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Motorcycle Gas Tanks

Many different companies design and create motorcycle gas tanks, including Honda, KTM, Suzuki, and Yamaha. The types of materials used in their construction vary. Certain types of motorcycle gas tanks may suit your needs better than others.

What types of gas tanks do motorcycles utilize?

Steel, plastic, and fiberglass are the materials that are used to hold gasoline. A tank may or may not be internally coated. An internal coating helps reduce the likelihood of rust. Most bikes use uncoated steel tanks. While plastic is sometimes used, fiberglass is rarely used by motorcycles for fuel storage.

What are the features of steel and plastic gas tanks?

Steel gas tanks are very durable and, when properly constructed, will not allow gas to eat through the outer shell. They can be welded into any desired form.

Plastic gas tanks are light and allow you to minimize the weight of your bike. Plastic does not rust and mitigates any noise that is produced by the gasoline moving around.

What are some fuel tank parts?

Here are some of the parts of a motorcycle’s fuel tank:

  • The liner: This part seals the tank and protects it against rust and corrosion. There are a variety of liners, and they differ based on the material used during the construction process.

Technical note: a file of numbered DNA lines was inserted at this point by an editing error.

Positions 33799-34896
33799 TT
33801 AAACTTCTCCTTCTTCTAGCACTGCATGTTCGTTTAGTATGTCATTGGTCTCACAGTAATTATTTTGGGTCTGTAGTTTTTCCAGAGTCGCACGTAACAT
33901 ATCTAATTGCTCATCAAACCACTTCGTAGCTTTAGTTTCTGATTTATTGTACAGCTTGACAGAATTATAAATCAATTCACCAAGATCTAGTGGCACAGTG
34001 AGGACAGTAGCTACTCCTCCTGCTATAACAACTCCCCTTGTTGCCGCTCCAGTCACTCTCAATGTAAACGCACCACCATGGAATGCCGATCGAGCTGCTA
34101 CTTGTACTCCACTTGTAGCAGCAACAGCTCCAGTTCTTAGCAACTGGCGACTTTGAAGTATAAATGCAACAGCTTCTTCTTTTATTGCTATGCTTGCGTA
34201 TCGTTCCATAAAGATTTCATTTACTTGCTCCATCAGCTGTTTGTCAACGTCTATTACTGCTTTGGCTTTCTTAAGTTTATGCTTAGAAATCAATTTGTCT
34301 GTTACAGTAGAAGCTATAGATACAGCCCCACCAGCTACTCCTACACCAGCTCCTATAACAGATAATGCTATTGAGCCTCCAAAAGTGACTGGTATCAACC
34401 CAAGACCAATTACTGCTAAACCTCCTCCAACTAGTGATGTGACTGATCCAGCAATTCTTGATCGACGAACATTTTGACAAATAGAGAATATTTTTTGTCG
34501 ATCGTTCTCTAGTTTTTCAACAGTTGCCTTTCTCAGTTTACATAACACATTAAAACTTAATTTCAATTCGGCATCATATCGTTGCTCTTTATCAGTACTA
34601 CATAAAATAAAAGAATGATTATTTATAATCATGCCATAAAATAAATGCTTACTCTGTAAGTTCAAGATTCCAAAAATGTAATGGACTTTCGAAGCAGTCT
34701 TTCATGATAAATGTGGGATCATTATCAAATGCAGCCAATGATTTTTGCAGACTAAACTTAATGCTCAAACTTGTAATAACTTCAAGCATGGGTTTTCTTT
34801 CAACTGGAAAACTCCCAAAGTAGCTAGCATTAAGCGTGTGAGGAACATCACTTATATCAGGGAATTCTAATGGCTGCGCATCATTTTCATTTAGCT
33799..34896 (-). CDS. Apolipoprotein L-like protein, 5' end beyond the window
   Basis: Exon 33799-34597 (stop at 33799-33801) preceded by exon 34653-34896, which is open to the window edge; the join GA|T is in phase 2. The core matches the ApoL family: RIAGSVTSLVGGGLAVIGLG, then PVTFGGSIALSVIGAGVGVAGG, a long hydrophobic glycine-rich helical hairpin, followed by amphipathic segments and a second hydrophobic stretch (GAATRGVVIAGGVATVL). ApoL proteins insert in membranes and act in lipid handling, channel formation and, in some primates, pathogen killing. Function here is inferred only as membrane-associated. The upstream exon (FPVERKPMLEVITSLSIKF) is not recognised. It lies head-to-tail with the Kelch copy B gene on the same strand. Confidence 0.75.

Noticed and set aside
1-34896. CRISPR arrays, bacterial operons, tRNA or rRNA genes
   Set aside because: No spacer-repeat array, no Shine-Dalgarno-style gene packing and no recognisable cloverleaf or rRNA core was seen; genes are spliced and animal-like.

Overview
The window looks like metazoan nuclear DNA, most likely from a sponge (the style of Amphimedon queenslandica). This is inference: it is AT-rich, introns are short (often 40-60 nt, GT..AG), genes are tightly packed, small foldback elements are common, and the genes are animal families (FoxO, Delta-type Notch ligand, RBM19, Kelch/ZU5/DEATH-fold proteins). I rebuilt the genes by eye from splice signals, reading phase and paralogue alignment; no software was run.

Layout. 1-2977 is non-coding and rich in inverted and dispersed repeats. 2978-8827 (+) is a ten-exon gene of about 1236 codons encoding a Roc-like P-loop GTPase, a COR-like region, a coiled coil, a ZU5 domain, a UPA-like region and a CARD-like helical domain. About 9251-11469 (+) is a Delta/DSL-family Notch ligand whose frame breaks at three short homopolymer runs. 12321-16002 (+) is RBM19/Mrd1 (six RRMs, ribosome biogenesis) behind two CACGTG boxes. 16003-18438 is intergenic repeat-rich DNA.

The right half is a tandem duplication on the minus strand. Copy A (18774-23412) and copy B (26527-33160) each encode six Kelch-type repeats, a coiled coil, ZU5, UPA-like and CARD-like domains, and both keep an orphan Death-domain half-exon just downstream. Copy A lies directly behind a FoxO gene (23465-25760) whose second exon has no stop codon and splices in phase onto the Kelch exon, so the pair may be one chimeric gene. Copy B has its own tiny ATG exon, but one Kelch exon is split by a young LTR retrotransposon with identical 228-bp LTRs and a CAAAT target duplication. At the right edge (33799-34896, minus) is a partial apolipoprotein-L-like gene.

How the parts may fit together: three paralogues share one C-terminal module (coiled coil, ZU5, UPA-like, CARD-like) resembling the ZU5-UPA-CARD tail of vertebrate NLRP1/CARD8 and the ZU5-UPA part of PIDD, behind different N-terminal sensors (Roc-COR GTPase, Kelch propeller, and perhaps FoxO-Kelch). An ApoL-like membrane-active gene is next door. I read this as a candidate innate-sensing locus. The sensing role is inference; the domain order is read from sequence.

• The line: This part connects the engine to the fuel tank and allows for the gas to run between the two.
  • The filter: This part stops rust, dirt, and other particles from entering the engine.
  • The cap: This part allows for a tank to be sealed after adding or removing fuel.
  • The petcock: This part is a valve that controls the flow of gas. Some bikes, such as vintage ones, use a value with an on, off, and reserve setting. Other motorcycles rely on automatically operated petcocks.
How can you clean a gas tank?
  1. Disconnect your gas tank by unstrapping and unscrewing the tank.
  2. Remove the petcock, gasoline caps, and any attached hoses.
  3. Close off the fuel tank by attaching a clamp to the fuel line near the carburetor.
  4. After separating the carburetor and fuel line, hold the line above a bucket and drain it.
  5. Pour and suction out any remaining gasoline and make sure it is empty.
  6. Check for any abnormalities on the gas tank, such as rust or defects. If the filter is dirty, replace it.
  7. Use high-pressure water to clean the fuel tank.
  8. After letting it dry, rinse it out a second time with water.